Isolation device undergoing a non-linear frequency response analysis. (Image courtesy of MSC Software.)

Isolation device undergoing a non-linear frequency response analysis. (Image courtesy of MSC Software.)

MSC also announced some new functionality to Marc 2016, which is not to be confused with the software’s 2017 release. Perhaps some branding consolidation is in order?

The release improves Marc’s non-linear multiphysics simulation capabilities by introducing new material modeling capabilities as well as data fitting tools for material characterization.

For instance, Marc 2016 users can now create advanced elastomer models by coupling their model to experimental data. The data fitting tools will then determine all the necessary parameters for Bergstorm-Boyce, Payne and thermorheologically simple viscoelastic materials. Engineers will save quite a lot of time when characterizing their material properties by coupling their test data to the simulation instead of doing all the data crunching manually.

Phase transformation data during a quenching process. (Image courtesy of MSC Software.)
Phase transformation data during a quenching process. (Image courtesy of MSC Software.)
Other improvements to Marc 2016 include:
  • Segment-to-segment contact overcomes body ordering limitations of node-to-segment contact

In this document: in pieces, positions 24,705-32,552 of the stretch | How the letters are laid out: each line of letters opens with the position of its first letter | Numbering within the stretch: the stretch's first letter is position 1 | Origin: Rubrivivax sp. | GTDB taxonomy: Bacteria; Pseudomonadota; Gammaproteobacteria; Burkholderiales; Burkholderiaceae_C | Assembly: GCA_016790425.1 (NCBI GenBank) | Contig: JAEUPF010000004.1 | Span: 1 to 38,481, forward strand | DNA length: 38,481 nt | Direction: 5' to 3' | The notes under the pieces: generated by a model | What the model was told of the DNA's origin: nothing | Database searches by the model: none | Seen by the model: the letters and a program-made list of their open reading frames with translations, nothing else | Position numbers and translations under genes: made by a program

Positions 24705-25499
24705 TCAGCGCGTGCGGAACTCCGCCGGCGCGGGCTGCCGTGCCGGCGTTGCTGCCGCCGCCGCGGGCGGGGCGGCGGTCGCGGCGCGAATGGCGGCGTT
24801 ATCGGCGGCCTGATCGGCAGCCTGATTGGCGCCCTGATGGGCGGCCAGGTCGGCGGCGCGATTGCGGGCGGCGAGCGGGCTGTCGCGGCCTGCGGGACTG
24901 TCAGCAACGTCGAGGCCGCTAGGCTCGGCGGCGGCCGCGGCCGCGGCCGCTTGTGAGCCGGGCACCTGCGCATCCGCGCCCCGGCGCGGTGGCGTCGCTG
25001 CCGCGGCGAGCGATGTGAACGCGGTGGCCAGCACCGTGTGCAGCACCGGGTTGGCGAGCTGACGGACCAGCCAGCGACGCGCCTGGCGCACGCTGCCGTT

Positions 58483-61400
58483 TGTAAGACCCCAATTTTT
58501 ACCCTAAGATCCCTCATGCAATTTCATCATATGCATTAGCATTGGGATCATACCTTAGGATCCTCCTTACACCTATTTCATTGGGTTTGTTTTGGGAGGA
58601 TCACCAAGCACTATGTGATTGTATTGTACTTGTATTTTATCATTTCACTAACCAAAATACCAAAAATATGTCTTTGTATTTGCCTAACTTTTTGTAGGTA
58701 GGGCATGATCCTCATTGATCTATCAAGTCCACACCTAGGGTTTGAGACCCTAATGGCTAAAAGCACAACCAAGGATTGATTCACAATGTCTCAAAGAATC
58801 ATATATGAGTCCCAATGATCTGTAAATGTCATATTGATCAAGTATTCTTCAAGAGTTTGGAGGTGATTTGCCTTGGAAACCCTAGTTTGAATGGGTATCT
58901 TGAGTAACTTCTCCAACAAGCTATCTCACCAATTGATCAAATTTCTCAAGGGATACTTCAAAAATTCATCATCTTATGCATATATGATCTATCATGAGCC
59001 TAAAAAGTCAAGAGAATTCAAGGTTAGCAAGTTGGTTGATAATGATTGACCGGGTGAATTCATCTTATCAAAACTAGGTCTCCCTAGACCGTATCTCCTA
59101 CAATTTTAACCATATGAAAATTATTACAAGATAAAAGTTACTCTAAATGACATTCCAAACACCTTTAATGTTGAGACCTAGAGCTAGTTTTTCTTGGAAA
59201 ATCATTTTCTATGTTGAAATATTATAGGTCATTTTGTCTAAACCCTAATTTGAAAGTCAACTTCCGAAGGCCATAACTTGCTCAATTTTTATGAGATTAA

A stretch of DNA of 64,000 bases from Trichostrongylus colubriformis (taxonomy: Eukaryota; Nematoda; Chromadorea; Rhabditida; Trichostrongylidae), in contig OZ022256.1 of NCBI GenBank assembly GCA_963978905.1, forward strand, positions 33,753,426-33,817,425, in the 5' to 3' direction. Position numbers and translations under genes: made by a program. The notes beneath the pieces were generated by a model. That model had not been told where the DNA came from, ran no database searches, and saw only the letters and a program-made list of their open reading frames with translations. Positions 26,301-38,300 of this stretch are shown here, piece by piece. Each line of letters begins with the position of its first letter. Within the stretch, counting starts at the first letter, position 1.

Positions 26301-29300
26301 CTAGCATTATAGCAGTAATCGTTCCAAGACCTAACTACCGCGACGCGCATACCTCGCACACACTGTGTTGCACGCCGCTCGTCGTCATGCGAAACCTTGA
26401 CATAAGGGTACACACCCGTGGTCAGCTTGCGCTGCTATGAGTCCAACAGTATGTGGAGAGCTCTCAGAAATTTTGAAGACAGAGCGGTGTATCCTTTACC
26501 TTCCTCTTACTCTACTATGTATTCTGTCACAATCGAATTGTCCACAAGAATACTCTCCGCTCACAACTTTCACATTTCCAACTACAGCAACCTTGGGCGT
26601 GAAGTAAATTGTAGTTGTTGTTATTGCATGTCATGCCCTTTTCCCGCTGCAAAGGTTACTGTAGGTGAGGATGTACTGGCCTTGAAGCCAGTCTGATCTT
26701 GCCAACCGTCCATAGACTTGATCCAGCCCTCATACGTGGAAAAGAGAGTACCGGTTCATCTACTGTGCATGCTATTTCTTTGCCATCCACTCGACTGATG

• Fewer local mesh refinements needed when they are based on contact detection
  • Mobile icons for common tasks
  • Improved associativity between CAD and finite element discretization with respect to material, geometry and contacts
  • Imprint geometry of entities onto other solids for mesh congruency
  • Model up to five phases at once
  • Predict material hardness, strength, residual stress, and final distortion after manufacturing
  • Five new methods to model flow stress vs. plastic strain, strain rate, temperature or user-defined parameters
  • Johnson-Cook damage model to predict damage progression of metals at high strain rates and temperature


Actran 17 Improves Its Acoustic, Vibro-Acoustic and Aero-Acoustic Simulations

Acoustic noise radiation of a truck. (Image courtesy of MSC Software.)

Acoustic noise radiation of a truck. (Image courtesy of MSC Software.)

Finally, MSC recently announced the release of its noise simulation software Actran 17.

The release includes the ability to assess transient aero-acoustic simulations. To do this, MSC has included an extension to the time-domain solver.

As a result, engineers can now assess noises created by designs when they are outside of their steady states. The sounds of machinery and electronics warming or revving up might sound cool in the movies; in the real world, not so much.

MSC also added mesh adaptivity to Actran 17 for both structural surfaces and equivalent-fluid material, such as porous structures. Therefore, the solver will create optimal meshes for vibro-acoustic simulations which will help to reduce computational times.

Other improvements to Actran 17 include:

  • Stochastic noise generation and radiation methods (SNGR) parallel computational performance when assessing aero-acoustic noises from steady-state RANS CFD simulations
  • Mumps solver performance improvements
  • Support for Nastran OP2 files with multiple local coordinate systems
  • Turbulent boundary layer (TBL) excitation in plane waves can now be synthesized
  • Space application pre-processing wizard
  • Energetic post-processing tool for large structures to assess large and high-frequency applications

To learn more about MSC’s simulation technology, check out its computational parts CAE tool: MSC Apex’s Eagle Release Focuses on Connections.